London: A Tale of a City

A Dickensian twist on the UK’s capital

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London. A city of Great Expectations. A capital plagued by insomnia; fuelled with the buzz of unlocked potential and the zany hum of wired minds.

An hour before dawn.

The first train rumbles into a platform.

An anaemic sun nestles between blankets of smog, clinging to the last wisps of darkness, resolutely undisturbed by the clanging of seven million alarm clocks.

Big Brother Ben joins the chorus with a melody of deafening booms that ricochet off the Houses of Parliament, echoing across Westminster, and surprising a flock of dopey pigeons who take refuge on the dome of St. Paul’s Cathedral.

And so it begins… The daily battle against a nondescript button named ‘snooze’.


A Londoner’s ‘snooze’ is less comforting than a dip in a bath full of overcooked ‘it has to be Heinz’ baked beans.

Few are able to conquer this satanic creature, who tempts its somnambulant victims with precious moments of timeless sleep. Seconds turn into hours. Hours disappear into minutes.

Before you know it, you unravel yourself from musty sheets, utterly under-slept, having over-slept by exactly 9 minutes. The process is futile and, as such, completely necessary.

But slowly.

Slowly, slowly, slowly, a network of lights blinks through the morning night, illuminating silhouettes of outstretched limbs and silent yawns.

The early morning routine is a tangle of rushed footsteps and shoe laces, a blur of cornflakes and coffee, carried out like a well rehearsed speech to the staccato rhythm of rolling raindrops which pepper kitchen windows with fat full stops.

The front doors slams. The Commuters March begins.

A mish-mash of suits and polished shoes First Class Stamp their way to the trains buried under the earth.

Newspaper tucked hastily under a jacketed arm. Ink stained fingers clasped around the handle of a battered briefcase. Buildings, boots and umbrellas leak into a sweeping watercolour of greys and silvers splashed with the occasional burst of Royal Mail Red. A red reserved specially for London telephone booths, post boxes and double-decker buses. By order of her majesty, the Queen.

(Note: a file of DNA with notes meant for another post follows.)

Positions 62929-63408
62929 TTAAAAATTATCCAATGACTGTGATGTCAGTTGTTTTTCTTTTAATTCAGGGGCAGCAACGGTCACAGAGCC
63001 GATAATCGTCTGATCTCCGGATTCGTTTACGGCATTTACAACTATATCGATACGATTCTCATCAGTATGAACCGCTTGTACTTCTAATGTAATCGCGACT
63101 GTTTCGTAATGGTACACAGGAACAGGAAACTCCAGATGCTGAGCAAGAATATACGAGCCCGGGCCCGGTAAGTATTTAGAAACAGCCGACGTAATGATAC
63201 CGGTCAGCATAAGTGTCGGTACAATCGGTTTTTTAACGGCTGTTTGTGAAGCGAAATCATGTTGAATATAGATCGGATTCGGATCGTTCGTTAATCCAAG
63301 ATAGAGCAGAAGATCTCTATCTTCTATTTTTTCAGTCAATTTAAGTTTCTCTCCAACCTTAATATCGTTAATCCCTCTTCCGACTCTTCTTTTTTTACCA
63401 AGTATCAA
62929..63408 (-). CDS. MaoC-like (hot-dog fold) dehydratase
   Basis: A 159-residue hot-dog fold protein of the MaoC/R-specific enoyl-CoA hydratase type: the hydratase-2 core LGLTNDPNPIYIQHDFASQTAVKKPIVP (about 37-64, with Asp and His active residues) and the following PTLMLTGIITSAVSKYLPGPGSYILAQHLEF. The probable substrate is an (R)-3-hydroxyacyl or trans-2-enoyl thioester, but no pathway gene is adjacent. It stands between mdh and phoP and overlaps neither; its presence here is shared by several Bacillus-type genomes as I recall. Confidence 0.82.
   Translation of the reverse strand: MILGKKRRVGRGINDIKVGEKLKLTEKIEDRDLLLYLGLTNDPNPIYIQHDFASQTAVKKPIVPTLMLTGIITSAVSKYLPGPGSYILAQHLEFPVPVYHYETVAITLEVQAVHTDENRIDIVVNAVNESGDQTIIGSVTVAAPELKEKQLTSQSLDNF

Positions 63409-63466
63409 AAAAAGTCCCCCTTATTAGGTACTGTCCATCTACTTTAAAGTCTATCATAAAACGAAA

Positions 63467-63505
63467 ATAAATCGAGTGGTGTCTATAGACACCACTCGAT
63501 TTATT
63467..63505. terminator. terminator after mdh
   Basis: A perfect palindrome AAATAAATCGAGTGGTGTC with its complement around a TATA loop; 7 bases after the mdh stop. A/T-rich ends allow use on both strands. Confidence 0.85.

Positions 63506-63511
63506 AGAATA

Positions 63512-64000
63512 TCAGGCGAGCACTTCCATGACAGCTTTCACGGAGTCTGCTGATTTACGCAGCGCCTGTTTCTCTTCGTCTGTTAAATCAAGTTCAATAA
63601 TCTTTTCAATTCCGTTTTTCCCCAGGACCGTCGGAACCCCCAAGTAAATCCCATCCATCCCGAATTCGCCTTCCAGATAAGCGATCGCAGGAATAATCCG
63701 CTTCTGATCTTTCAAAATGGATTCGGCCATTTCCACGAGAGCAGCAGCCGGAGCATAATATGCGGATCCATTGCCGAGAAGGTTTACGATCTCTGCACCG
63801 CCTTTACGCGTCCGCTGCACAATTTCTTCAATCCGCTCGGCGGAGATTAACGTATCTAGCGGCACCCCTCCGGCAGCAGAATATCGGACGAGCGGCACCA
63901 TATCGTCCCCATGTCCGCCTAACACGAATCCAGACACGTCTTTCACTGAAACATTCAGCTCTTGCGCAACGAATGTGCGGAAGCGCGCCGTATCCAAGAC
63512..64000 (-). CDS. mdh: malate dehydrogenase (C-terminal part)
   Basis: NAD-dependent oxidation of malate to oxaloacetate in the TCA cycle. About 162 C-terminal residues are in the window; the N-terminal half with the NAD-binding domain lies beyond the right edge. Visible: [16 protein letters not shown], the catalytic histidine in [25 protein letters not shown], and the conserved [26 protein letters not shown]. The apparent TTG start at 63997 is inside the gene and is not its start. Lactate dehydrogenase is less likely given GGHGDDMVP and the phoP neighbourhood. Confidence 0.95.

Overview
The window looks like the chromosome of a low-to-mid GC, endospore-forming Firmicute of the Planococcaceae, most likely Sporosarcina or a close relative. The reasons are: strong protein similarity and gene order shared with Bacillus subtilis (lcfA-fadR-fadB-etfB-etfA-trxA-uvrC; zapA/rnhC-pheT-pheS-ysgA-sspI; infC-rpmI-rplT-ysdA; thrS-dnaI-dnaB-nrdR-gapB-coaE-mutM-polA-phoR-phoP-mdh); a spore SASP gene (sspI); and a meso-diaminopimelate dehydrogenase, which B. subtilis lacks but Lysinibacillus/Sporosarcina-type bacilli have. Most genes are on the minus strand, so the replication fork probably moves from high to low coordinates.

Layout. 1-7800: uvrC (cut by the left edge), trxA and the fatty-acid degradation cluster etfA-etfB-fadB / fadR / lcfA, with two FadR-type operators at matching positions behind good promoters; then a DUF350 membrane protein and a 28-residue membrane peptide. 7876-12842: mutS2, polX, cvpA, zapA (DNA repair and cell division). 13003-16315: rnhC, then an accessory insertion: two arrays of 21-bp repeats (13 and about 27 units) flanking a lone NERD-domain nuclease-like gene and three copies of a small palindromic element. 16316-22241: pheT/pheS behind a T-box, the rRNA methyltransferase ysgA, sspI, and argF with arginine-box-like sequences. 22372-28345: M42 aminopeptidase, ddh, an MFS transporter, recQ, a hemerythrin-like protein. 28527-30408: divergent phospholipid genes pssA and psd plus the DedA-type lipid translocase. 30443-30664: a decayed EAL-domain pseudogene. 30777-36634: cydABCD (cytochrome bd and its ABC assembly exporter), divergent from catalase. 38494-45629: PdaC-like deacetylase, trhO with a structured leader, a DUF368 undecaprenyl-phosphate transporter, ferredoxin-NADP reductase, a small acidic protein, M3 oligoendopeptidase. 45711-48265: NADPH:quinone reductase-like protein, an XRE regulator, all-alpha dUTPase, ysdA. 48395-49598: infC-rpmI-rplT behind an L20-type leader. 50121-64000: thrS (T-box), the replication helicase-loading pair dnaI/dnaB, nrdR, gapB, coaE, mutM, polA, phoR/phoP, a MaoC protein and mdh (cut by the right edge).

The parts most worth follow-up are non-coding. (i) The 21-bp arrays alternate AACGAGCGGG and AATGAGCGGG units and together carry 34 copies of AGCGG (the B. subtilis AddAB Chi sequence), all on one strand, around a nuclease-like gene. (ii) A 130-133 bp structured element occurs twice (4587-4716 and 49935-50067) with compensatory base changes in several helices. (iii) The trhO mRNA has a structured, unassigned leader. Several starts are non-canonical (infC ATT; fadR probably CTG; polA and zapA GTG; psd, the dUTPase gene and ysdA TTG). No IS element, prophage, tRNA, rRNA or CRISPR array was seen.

A small group of tourists huddles together, barnacle backpacks held tight at the straps, Nikon cameras dangling from their necks. Each takes a turn gesticulating at a dog-eared piece of paper decorated with a tapestry of multicoloured threads that Oliver Twist their way over and alongside one another.

Playfully nicknamed ‘The Tube’, this tangled network of destinations, is nonsensical even to the common Englishman.

But there are rules. Londoners know the rules, of course. Londoners will not, however, spare a moment to explain them nor will they hesitate to throw a wobbly if they aren’t followed to precision.

Mind the army of suits, whistle and flutes.

Mind the left, stand on the right. Mind the closing doors.

But above all, mind the gap.

Mind the gap.



On the tube, endless clones are synchronised and perfectly choreographed.

One hundred eyes skim the same headlines of the same newspaper which, despite being called The Metro, has nothing to do with Paris.

Those without reading material find themselves studying advertisements for ‘cheap as chips’ car insurance and online dating websites claiming to match you to the love of your life in sixty seconds based on the colour of your eyes and your eclectic taste in music.